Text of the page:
Conditional 1 and 2
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Conditional 1 and 2






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Conditional 1 and 2 Conditional 1 and 2 Presentation Transcript

  • Clauses using ‘if’ Zero Conditional Conditional 1 and 2. Conditional 3 – will be next!
  • Zero Conditional
    • We use an ‘if’ clause to express something that is always true:
    • If you heat water, it boils.
    • If you fly to Australia, the time changes.
  • Zero Conditional
    • You can replace ‘if’ with ‘when.’
    • Try it:
    • “ If it rains, the ground gets wet.”
  • Conditional (1) - REAL
    • A first conditional sentence consists of two clauses, an "if" clause and a main clause:
    • If the "if" clause comes first , a comma is usually used. If the "if" clause comes second, there is no need for a comma.
    if clause -------------- If you study hard, main clause --------------- you will pass the test. main clause ----------------- You will pass the test if clause -------------- if you study hard.
  • Conditional (1)
    • We use this Conditional Clause to talk about things which may happen:
    • If you wait a minute, I’ll (I will) help you.
    • If it’s sunny, we’ll go on a field trip.
    • If you study, you’ll do well in Level 4.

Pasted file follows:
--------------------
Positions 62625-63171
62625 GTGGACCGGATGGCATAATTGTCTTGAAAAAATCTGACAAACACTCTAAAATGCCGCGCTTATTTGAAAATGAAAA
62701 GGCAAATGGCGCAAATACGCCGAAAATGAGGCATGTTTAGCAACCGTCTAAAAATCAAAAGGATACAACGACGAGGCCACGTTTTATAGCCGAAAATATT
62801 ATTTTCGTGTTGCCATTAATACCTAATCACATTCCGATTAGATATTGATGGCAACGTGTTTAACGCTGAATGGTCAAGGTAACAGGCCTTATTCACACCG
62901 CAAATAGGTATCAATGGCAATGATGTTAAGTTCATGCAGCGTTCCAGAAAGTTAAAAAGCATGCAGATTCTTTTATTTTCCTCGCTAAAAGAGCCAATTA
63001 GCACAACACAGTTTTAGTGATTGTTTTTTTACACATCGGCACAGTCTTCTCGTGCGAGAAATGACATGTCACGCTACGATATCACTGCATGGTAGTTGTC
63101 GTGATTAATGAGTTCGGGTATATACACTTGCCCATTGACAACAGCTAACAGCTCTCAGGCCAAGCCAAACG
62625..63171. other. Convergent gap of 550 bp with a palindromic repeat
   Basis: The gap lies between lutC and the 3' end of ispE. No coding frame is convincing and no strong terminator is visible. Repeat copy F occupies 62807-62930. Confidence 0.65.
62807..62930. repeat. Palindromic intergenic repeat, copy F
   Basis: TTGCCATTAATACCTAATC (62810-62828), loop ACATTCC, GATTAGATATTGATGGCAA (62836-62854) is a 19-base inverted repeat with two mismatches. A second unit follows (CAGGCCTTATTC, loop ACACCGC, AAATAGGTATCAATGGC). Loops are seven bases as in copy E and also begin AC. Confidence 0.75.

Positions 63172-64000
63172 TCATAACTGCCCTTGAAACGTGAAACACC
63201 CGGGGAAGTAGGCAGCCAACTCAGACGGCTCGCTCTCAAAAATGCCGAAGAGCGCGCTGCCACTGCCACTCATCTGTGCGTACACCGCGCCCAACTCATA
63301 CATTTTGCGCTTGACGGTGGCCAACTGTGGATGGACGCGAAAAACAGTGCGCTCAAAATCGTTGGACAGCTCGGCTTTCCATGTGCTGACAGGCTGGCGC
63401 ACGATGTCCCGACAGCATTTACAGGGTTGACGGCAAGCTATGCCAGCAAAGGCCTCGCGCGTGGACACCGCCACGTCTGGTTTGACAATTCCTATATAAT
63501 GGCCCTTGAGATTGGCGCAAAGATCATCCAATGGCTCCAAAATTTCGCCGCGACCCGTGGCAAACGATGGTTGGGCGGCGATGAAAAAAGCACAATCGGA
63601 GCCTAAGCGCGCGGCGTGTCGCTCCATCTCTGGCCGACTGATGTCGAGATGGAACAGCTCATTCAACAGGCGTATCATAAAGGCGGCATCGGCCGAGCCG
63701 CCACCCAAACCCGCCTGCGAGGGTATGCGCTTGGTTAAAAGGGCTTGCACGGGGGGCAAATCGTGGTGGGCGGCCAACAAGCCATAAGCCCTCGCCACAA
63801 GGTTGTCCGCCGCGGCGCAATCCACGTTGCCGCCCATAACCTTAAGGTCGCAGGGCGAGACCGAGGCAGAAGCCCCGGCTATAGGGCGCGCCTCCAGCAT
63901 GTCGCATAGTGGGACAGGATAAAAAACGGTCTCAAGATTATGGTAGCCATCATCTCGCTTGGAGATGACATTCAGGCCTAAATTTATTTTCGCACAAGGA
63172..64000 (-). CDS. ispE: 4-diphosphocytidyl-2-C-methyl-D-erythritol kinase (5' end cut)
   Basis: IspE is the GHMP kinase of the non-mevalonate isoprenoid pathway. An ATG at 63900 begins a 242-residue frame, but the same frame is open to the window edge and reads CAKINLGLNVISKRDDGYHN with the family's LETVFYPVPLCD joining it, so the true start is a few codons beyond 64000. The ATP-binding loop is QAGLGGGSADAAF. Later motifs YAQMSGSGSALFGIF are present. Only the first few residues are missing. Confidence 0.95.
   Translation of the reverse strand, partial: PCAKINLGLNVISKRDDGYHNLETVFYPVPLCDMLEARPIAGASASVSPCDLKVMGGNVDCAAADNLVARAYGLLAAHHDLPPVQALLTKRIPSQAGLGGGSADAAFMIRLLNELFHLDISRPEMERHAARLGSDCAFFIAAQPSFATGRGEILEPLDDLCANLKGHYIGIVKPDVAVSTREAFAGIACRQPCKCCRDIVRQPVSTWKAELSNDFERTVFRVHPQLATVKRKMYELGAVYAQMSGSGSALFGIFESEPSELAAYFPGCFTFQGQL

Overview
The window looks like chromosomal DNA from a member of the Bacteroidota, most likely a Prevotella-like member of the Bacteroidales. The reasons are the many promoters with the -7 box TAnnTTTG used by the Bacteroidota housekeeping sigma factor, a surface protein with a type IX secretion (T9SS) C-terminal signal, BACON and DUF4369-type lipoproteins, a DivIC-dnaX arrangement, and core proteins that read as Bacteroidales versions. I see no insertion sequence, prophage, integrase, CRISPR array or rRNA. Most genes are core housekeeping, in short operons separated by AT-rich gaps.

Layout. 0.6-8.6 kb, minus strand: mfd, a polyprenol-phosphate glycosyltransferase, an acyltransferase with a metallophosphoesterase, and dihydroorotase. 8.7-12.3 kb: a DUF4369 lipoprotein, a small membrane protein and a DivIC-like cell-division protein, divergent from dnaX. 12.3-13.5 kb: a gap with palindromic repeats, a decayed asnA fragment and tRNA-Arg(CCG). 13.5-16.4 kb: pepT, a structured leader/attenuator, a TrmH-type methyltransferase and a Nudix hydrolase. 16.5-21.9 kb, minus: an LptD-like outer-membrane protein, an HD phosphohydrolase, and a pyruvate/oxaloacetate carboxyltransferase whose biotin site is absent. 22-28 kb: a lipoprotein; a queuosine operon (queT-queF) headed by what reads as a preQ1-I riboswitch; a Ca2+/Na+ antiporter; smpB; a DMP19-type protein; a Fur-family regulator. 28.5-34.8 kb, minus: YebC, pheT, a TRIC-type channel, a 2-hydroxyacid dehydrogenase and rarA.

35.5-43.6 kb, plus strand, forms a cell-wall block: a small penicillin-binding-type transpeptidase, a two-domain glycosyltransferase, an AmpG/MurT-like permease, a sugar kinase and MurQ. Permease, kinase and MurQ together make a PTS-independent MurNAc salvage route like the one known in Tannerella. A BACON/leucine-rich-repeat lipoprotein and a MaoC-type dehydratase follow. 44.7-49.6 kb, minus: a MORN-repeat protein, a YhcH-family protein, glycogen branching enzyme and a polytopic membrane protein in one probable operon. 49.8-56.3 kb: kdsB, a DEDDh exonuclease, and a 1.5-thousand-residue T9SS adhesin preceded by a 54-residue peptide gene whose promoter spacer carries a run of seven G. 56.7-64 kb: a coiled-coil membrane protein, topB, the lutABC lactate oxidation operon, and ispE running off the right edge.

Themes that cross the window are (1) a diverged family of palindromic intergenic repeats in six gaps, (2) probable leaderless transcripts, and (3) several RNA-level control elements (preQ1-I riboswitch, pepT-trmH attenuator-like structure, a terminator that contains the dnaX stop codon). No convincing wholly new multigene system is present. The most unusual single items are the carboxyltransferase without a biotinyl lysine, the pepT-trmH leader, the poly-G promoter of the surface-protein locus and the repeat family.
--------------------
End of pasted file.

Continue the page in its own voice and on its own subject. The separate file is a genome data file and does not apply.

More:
• Conditional (1)
    • The main clause often has ‘will’ but you can also use other modals
    • If you haven’t got a TV, you can’t watch the news.
    • If Amy exercises, she might lose weight.
    • If John goes to a job interview, he should wear a tie.
  • Conditional (2) UNREAL
    • The second conditional is used to talk about things which are unreal (not true or less possible) in the present or the future .
    If clause -------------- Simple past: If I bought my daughter a new car , Main clause -------------- + would & main part of verb she would be happy .
  • Conditional (2) UNREAL
    • If I had a million dollars, I would buy you a house.
    • If I were you, I would drive slowly.
  • Conditional (2) is less direct
    • We’ve entered another “Mood” – we are no longer in the Indicative.
    • We are actually using the subjunctive.
    • The only time you will notice the subjunctive is when we use the verb to be in the “if” clause!